4 Replies Latest reply on Dec 18, 2020 3:40 PM by Brenda Vibbart

    Seeking to identify sailors in photograph

    Brenda Vibbart Newbie

      I am looking to identify this photograph. Is it from WWII? It is US Navy?


      Can anyone tell me if this picture is WWII? Is it Navy? If so, why is there no ship identified ?

        • Re: Seeking to identify sailors in photograph
          Jason Atkinson Ranger

          Dear Ms. Vibbart,


          Thank you for posting your request on History Hub!

          The fact that the sailors are all enlisted and there are no chief petty officers, warrant officers, or officers in the photograph suggests that this may be a class photograph from a training center or service school.  However, there is a slight possibility that this is a crew or ship division photograph. Without additional information, we cannot be more specific.


          We hope this is helpful.


          [Information provided by Nate Patch, Subject Matter Expert]


          1 person found this helpful
            • Re: Seeking to identify sailors in photograph
              Brenda Vibbart Newbie

              Thanks. Would love to know if anyone else has this picture. I found this going through by grandparents pictures . I think it might be of a family member whose  navy enlistment was 1/1/1948, Ancestry says Mercer APB 39. His name was Charles Harrison Banks. Unfortunately, I have no contact with any of his remaining family.

                • Re: Seeking to identify sailors in photograph
                  Alex Daverede Adventurer



                  Your relative may have been living aboard USS Mercer (APB-37) after World War II.  The Mercer was what the Navy called a self-propelled barracks ship that was converted on a landing ship tank (LST) hull.  The Mercer was converted to an APB and commissioned at the Boston Navy Yard in September 1945, and she almost immediately began berthing sailors in the New York Navy Yard.  She was almost immediately transferred to the Reserve Fleet in January 1946, and she sailed in September 1946 for Orange, Texas.  In the spring of 1947, Mercer was transferred to Green Cove Springs, Florida, where she was decommissioned in June 1947.  However she still remained in service as a barracks even while decommissioned.


                  The Mercer was recommissioned in October 1951 and sailed for Norfolk Naval Shipyard where she was overhauled prior to transferring to Naples, Italy as a receiving ship until July 1952. (A receiving ship is where newly-assigned sailors report in to prior to moving on to their new command.) After Naples, the Mercer shifted to Davisville, Rhode Island to act as barracks for Naval Construction Battalion (SeaBees) personnel.  Mercer then spent the next three years with the SeaBees, deploying three times to Argentia, Newfoundland, providing berthing for SeaBees working on the facilities at Naval Air Station Argentia.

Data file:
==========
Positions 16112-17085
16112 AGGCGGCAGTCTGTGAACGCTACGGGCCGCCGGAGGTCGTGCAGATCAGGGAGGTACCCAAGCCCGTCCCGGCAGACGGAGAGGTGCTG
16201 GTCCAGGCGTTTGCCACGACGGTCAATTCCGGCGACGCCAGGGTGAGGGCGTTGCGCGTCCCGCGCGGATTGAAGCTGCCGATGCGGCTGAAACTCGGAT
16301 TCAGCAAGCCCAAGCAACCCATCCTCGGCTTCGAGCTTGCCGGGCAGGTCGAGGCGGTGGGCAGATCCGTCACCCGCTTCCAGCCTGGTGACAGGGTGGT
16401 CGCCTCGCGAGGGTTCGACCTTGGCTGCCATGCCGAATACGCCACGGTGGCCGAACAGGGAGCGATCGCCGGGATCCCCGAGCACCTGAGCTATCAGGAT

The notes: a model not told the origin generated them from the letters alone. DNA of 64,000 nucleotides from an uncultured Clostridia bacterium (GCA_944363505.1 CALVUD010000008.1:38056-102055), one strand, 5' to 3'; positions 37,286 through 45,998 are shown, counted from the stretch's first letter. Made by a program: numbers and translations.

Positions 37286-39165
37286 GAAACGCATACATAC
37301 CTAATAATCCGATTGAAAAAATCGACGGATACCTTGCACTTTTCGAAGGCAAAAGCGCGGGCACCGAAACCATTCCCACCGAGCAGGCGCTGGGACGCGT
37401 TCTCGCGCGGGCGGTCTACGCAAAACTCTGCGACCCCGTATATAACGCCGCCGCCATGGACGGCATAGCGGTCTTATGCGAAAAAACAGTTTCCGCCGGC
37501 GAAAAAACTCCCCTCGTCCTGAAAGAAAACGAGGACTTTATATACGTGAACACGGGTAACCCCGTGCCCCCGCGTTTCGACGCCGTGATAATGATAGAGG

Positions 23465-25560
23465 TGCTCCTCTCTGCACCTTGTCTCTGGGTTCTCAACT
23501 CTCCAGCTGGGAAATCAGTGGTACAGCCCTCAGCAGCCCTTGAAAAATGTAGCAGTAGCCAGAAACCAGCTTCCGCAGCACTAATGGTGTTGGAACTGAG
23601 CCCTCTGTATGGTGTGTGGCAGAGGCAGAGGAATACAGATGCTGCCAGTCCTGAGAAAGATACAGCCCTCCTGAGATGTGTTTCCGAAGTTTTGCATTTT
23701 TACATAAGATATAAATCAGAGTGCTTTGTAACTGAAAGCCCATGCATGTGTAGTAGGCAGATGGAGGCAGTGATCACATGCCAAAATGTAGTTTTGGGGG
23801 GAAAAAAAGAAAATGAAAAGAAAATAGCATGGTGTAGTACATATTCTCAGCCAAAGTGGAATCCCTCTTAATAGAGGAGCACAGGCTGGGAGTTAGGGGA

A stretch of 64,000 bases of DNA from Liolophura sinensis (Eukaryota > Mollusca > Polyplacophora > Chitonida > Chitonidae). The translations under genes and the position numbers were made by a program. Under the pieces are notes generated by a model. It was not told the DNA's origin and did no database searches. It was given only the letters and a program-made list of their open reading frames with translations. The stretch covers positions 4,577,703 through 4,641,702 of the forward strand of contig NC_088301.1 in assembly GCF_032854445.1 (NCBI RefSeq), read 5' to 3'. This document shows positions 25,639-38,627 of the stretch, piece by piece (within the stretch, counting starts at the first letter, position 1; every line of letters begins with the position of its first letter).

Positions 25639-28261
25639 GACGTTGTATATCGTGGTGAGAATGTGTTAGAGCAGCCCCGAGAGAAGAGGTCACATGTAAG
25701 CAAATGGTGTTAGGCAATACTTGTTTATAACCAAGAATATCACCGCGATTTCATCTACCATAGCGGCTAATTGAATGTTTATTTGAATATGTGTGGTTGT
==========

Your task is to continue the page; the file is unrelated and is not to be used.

It is difficult to determine if your photograph was taken aboard the Mercer—I am not familiar with the internal arrangements of these APBs.  However, your information can be tied to aspects of Mercer’s post-WWII career.  I can surmise that the date of the photograph is sometime after July 1948.  The clue is the presence of a lone African American sailor (second row down, second from right).  President Truman signed Executive Order 9981 that desegregated the armed forces on July 26.


                  There are 54 sailors in the photo.  I suggest that this photo may have been taken aboard Mercer during the time she acted as a barracks ship in Green Cove Springs, Florida.  That location is in the vicinity of Naval Air Station Jacksonville, which was well on its way to become the Navy’s largest and busiest air station on the East Coast by the late 1940s.  As Jason noted, there doesn’t appear to be any petty officers in this photo.  These men look to be about the same age, and they could have received orders after graduating from boot camp to report to the same duty station.  As NAS Jacksonville was growing at this time, there probably wasn’t enough barracks space at the station, hence the use of the Mercer even in its decommissioned state.

                  Here is an image of the Mercer in 1955.

                  I hope you find this information helpful.


                  A. J.

                  1 person found this helpful